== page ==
• Report suspicious activity: Motorists who see a whole carcass or intact head of a deer, elk, moose or caribou being transported across the state line into Kentucky should report the sighting immediately by calling 1-800-25-ALERT (1-800-252-5378). Motorists can also use the free KFWLaw app to anonymously report suspicious activity. Download the app from the iTunes App Store and Google Play Store.
  • Avoid sick deer or elk: Hunters should not harvest or handle any animals that appear sick or unhealthy.

What can hunters bring in from out of state?
While hunters cannot bring whole carcasses back from out of state, they can bring back the following: quarters or other portions of meat with no part of the spine or head attached, boned-out meat, antlers, antlers attached to a clean skull plate, a clean skull, clean teeth, hides and finished taxidermy products. The brain and spinal column must be removed and left behind.

What are some tips for processing?

  • Wear gloves while field dressing or processing deer or elk.
  • Dispose of the bones, brains and lymph nodes from harvested deer or elk in the trash, bury them or leave them on site where the animal was harvested.
  • Bone out all meat; avoid severing bones.
  • Minimize handling of brain, tonsils, spinal cord and lymph glands.
  • Avoid consuming any parts of the brain, spinal cord, or lymph glands.
  • Do not split the backbone.
  • Designate one tool for removal of the head.
  • Process and package venison from deer or elk separately; don't grind meat from different deer or elk together.
  • Instruments used for processing deer within the five-county enhanced surveillance zone should be disinfected. Organic material including blood and tissue should be removed first with water. Knives and tools should be cleaned with a 50 percent bleach solution for 10 minutes and rinsed with water.

Why is burying carcasses a disposal option if CWD can infect its environment? 

Even in burial pits, the disease stays deep below plant roots, minimizing the amount of prions at the surface, where it could spread much easier.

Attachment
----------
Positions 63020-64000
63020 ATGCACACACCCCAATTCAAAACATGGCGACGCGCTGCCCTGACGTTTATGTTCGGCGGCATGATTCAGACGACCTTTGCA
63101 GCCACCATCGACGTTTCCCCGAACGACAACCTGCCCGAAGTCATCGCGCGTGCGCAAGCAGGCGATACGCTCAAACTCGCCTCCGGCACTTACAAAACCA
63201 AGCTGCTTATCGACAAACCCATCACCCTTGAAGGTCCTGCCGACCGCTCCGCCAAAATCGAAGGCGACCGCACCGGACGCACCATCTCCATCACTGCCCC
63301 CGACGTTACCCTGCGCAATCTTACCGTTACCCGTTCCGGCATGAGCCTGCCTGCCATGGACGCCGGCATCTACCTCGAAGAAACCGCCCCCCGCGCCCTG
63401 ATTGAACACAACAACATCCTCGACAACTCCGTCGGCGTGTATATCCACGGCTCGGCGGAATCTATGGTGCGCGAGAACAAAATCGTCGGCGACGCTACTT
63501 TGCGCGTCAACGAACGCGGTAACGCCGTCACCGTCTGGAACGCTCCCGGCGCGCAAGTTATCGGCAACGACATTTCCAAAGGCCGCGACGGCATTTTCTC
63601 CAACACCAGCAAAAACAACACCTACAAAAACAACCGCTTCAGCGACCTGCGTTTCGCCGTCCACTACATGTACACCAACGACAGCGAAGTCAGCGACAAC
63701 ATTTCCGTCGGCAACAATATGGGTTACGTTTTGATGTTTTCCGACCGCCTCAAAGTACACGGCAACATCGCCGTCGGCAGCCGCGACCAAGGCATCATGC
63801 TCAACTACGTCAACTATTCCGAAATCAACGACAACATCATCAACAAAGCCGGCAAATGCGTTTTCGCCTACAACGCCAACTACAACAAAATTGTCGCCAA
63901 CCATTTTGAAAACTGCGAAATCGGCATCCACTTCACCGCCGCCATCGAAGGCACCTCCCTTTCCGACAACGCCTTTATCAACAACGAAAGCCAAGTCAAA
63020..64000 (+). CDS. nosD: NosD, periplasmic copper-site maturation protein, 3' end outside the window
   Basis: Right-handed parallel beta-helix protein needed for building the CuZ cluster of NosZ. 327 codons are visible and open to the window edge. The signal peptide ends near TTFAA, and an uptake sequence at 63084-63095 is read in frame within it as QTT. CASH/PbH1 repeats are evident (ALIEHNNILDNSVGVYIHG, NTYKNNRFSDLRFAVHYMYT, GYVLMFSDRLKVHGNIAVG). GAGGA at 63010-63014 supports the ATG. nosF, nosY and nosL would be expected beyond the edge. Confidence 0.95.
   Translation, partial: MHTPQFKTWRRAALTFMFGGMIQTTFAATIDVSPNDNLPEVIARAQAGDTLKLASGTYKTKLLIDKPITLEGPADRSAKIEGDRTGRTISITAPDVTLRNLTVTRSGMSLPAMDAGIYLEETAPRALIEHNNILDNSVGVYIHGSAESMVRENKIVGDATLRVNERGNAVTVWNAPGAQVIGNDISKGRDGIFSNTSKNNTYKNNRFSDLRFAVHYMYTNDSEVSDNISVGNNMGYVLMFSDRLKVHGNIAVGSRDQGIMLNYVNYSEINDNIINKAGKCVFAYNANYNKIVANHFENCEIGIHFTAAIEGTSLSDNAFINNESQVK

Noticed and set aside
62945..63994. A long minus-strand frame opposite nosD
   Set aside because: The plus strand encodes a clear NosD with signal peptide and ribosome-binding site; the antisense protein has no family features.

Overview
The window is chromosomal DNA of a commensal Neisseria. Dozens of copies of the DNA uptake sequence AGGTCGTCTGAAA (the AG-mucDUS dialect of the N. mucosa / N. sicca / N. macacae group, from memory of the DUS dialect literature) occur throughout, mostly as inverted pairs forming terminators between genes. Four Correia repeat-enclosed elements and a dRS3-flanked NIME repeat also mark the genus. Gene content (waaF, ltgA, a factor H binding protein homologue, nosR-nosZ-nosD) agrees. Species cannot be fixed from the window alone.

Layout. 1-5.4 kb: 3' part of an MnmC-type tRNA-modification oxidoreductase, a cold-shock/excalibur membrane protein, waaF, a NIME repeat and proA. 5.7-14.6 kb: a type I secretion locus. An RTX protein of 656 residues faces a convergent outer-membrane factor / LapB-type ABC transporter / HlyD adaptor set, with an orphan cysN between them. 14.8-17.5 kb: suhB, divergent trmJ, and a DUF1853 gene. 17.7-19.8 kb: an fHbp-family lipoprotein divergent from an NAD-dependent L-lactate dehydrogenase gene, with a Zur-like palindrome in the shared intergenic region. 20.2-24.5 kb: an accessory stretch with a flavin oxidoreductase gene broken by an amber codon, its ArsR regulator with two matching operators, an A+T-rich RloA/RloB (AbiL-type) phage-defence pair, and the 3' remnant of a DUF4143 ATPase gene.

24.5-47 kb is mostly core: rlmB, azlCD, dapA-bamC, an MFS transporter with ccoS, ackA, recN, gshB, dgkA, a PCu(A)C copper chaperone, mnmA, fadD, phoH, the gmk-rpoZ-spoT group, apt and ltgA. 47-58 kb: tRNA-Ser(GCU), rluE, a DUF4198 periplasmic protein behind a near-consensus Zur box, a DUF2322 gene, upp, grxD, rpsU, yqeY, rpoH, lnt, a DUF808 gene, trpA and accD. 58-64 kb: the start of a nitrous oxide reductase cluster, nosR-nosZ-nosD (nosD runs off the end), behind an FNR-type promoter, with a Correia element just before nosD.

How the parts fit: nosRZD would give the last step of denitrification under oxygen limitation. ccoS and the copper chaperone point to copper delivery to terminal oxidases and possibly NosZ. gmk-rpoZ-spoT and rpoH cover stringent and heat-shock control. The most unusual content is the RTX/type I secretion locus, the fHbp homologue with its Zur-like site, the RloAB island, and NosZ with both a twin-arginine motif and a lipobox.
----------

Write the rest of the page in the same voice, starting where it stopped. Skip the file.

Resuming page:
Can hunters get their deer tested for CWD?
The department expanded its existing Deer Sample Collection Station program to strategic locations to enhance sample collection and statewide data. Calloway, Fulton, Graves, Hickman and Marshall counties all have freezer locations.

At any of the locations, hunters can submit the head from a legally harvested and telechecked deer for CWD testing and aging at no charge. Bags and sample tags are provided.

By participating, hunters will learn the age of the harvested deer and help Kentucky Fish and Wildlife's efforts to monitor the health of the state's deer and elk herds. Results will be available online at Chronic Wasting Disease Lookup App. Kentucky Fish and Wildlife will notify the hunter if the deer tests positive for CWD.

How do taxidermists get rid of carcass remains?
A licensed taxidermist shall dispose of any unused cervid carcass material by either:

Burying the carcass or parts in an opening in the earth at least four (4) feet deep with the carcass or parts covered with two (2) inches of quicklime and at least three (3) feet of earth; with the cervid abdominal cavity, if applicable, opened wide the entire length; at a point which is never covered with the overflow of ponds or streams; and not less than 100 feet from any watercourse, sinkhole, well, spring, public highway, residence, or stable. Or bury depositing the carcass or parts in a contained landfill, as established in KRS Chapter 224.

Why are deer and elk important to all Kentuckians?
Kentucky's deer herd numbered only a few thousand a century ago. Thanks to restoration efforts undertaken by the department, Kentucky now has a deer herd close to a million, and a free-ranging elk herd measuring in the thousands.

Wildlife watchers by the thousands enjoy seeing deer and elk on the landscape. More than 300,000 hunters are in Kentucky's outdoors each year. Most of these hunters rely on deer as an important source of protein for their families.

Each year in Kentucky, expenditures by deer hunters and wildlife watchers on travel, supplies and equipment for their pursuits generate economic benefits exceeding $550 million, and support more than 13,000 jobs.​​​​​​